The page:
COVID-19 spreads from person to person mainly through the respiratory route after the effect
Version: Nov. 21, 2020, 1:14 p.m.
COVID-19 spreads from person to person mainly through the respiratory route after an infected person coughs, sneezes, sings, talks or breathes. A new infection occurs when virus-containing particles exhaled by an infected person, either respiratory droplets or aerosols, get into the mouth, nose, or eyes of other people who are in close contact with the infected person. Respiratory droplets may evaporate into droplet nuclei, which remain suspended in the air for prolonged periods of time. Long distance airborne transmission has been shown to occur in hospital wards. Airborne transmission has been demonstrated in healthcare settings, with certain aerosol-generating medical procedures performed on COVID-19 patients, and regularly occurs in crowded and inadequately ventilated indoor spaces, such as restaurants, nightclubs or choirs. Kissing, physical intimacy, and other forms of direct contact can easily transmit the virus and thus lead to COVID-19 in people exposed to such contact. A person can get COVID-19 through indirect contact by touching a contaminated surface or object before touching their own mouth, nose, or eyes, though this is not thought to be the main way the virus spreads. There is currently no significant evidence of COVID-19 virus transmission through feces, urine, breast milk, food, wastewater, drinking water, animal disease vectors, or from mother to baby during pregnancy, although research is ongoing and caution is advised. The number of people generally infected by one infected person varies; as of September 2020 it was estimated that one infected person will, on average, infect between two and three other people. This is more infectious than influenza, but less so than measles. It often spreads in clusters, where infections can be traced back to an index case or geographical location. There is a major role of "super-spreading events", where many people are infected by one person. It can be transmitted as early as two days before developing symptoms, and even if symptoms never appear. People remain infectious in moderate cases for 7–12 days, and up to two weeks in severe cases. In October 2020, medical scientists reported evidence of reinfection in one patient.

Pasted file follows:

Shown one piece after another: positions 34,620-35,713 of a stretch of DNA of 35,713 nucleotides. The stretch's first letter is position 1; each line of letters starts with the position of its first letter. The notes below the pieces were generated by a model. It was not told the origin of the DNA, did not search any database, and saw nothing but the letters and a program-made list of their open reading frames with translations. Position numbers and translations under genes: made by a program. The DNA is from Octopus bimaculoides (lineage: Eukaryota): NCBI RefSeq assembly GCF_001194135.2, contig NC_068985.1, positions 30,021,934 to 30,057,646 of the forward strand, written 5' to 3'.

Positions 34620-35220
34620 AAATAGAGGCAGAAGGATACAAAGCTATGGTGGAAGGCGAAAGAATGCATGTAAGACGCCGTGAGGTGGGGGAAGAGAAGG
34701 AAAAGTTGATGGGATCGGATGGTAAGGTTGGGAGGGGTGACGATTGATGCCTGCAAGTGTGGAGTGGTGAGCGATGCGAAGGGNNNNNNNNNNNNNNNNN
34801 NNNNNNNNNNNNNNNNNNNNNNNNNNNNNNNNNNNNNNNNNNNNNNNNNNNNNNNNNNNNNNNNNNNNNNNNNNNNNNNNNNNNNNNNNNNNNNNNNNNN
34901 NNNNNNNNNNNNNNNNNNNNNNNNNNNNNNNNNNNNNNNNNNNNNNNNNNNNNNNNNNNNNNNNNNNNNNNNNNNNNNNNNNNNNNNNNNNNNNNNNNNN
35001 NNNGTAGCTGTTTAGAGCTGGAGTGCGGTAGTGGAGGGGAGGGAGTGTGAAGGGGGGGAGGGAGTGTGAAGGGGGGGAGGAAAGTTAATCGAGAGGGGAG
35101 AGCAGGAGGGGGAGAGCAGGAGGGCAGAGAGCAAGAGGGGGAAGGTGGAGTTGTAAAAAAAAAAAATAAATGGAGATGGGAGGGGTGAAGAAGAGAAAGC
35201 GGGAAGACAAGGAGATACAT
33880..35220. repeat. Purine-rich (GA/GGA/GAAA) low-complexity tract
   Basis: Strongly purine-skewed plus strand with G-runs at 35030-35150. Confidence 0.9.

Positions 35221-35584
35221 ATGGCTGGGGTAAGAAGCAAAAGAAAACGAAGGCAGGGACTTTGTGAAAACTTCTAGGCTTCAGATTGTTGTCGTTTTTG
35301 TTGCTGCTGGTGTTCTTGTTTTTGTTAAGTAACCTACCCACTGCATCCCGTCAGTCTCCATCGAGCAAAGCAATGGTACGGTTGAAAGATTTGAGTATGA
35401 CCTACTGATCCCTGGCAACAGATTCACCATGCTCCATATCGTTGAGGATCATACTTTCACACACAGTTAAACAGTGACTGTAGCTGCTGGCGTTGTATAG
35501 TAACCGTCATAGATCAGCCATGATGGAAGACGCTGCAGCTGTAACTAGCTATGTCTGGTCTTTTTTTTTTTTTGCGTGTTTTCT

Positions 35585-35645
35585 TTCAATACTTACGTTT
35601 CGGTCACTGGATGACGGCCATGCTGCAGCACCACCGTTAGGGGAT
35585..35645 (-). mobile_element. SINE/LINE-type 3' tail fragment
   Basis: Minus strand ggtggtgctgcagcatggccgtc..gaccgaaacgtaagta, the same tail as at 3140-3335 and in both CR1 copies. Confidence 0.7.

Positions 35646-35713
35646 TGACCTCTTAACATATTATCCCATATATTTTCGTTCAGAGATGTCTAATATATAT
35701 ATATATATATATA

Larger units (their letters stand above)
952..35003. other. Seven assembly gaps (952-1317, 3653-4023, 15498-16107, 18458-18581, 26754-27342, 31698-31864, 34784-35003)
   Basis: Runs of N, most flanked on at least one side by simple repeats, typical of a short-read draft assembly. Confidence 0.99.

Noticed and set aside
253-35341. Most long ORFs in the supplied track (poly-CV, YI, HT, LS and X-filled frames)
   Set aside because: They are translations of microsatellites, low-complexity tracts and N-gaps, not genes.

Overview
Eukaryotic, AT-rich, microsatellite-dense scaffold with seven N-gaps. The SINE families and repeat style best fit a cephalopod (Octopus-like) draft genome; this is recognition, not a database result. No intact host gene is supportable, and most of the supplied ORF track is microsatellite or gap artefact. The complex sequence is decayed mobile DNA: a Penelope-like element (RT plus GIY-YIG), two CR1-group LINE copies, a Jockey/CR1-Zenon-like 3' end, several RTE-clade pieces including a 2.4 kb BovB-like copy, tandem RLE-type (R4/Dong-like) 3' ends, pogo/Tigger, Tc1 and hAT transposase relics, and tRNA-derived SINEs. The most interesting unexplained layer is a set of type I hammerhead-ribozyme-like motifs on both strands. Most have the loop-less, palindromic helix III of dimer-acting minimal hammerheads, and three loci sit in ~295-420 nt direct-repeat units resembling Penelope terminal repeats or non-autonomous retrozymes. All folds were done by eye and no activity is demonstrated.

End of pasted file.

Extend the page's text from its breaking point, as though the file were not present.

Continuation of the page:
Similarity algorithms were unable to identify any manuscripts that were similar to this manuscript.